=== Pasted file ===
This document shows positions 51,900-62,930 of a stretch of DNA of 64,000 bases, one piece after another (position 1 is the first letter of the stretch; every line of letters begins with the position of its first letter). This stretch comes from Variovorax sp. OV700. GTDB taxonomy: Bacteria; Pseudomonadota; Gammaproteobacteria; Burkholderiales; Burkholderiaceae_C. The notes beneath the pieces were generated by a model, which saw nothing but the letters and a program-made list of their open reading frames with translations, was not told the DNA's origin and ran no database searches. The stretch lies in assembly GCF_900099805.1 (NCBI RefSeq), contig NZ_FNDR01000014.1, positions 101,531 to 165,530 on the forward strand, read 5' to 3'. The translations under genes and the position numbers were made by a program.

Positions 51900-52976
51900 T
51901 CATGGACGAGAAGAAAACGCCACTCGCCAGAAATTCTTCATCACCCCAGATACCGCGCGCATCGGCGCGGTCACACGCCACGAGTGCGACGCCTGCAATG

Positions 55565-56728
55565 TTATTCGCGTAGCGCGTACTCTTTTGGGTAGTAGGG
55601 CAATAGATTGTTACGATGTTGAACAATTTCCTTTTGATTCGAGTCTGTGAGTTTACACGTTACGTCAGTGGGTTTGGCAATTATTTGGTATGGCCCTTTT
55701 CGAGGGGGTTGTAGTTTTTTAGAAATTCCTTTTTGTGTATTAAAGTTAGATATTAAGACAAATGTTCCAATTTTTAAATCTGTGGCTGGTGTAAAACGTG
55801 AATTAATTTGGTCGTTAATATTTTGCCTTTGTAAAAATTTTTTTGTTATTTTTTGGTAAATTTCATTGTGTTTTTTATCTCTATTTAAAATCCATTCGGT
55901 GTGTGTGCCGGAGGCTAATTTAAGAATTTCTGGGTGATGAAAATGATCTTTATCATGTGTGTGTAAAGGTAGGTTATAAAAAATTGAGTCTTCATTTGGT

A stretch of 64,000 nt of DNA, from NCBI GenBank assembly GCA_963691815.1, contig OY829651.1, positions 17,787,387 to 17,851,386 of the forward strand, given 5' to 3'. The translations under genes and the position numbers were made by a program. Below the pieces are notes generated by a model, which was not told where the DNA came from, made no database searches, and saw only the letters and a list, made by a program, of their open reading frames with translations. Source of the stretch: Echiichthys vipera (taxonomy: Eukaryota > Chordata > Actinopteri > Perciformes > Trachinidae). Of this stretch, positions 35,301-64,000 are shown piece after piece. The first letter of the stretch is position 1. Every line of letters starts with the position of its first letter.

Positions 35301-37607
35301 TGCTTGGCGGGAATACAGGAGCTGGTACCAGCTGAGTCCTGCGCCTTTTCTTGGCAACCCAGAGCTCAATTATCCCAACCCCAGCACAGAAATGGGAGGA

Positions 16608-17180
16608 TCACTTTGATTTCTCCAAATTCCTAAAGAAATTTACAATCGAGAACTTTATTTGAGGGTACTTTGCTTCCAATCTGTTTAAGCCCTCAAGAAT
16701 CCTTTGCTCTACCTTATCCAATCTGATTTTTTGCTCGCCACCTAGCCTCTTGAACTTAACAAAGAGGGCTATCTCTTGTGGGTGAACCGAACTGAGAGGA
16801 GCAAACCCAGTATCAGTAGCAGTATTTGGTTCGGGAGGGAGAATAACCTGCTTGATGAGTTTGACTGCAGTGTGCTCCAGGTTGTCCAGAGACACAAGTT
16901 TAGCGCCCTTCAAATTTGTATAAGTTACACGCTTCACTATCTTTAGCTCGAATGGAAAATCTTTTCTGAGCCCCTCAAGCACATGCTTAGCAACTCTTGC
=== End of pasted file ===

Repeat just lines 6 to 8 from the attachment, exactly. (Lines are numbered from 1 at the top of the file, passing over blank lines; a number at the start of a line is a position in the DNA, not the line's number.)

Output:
55565 TTATTCGCGTAGCGCGTACTCTTTTGGGTAGTAGGG
55601 CAATAGATTGTTACGATGTTGAACAATTTCCTTTTGATTCGAGTCTGTGAGTTTACACGTTACGTCAGTGGGTTTGGCAATTATTTGGTATGGCCCTTTT
55701 CGAGGGGGTTGTAGTTTTTTAGAAATTCCTTTTTGTGTATTAAAGTTAGATATTAAGACAAATGTTCCAATTTTTAAATCTGTGGCTGGTGTAAAACGTG